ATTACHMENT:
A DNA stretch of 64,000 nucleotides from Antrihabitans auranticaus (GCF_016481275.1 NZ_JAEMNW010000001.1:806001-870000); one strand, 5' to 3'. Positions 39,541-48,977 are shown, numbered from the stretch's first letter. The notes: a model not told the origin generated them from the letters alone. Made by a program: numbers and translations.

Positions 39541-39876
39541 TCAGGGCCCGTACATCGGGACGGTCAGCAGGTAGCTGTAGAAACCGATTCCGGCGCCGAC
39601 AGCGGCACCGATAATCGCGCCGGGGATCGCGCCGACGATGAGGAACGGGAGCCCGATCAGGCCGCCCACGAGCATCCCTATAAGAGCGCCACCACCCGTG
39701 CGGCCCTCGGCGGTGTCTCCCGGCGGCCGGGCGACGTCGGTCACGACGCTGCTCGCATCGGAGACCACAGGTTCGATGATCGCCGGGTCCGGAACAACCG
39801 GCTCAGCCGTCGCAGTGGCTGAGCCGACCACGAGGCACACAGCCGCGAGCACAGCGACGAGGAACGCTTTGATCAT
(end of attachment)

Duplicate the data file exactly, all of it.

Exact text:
A DNA stretch of 64,000 nucleotides from Antrihabitans auranticaus (GCF_016481275.1 NZ_JAEMNW010000001.1:806001-870000); one strand, 5' to 3'. Positions 39,541-48,977 are shown, numbered from the stretch's first letter. The notes: a model not told the origin generated them from the letters alone. Made by a program: numbers and translations.

Positions 39541-39876
39541 TCAGGGCCCGTACATCGGGACGGTCAGCAGGTAGCTGTAGAAACCGATTCCGGCGCCGAC
39601 AGCGGCACCGATAATCGCGCCGGGGATCGCGCCGACGATGAGGAACGGGAGCCCGATCAGGCCGCCCACGAGCATCCCTATAAGAGCGCCACCACCCGTG
39701 CGGCCCTCGGCGGTGTCTCCCGGCGGCCGGGCGACGTCGGTCACGACGCTGCTCGCATCGGAGACCACAGGTTCGATGATCGCCGGGTCCGGAACAACCG
39801 GCTCAGCCGTCGCAGTGGCTGAGCCGACCACGAGGCACACAGCCGCGAGCACAGCGACGAGGAACGCTTTGATCAT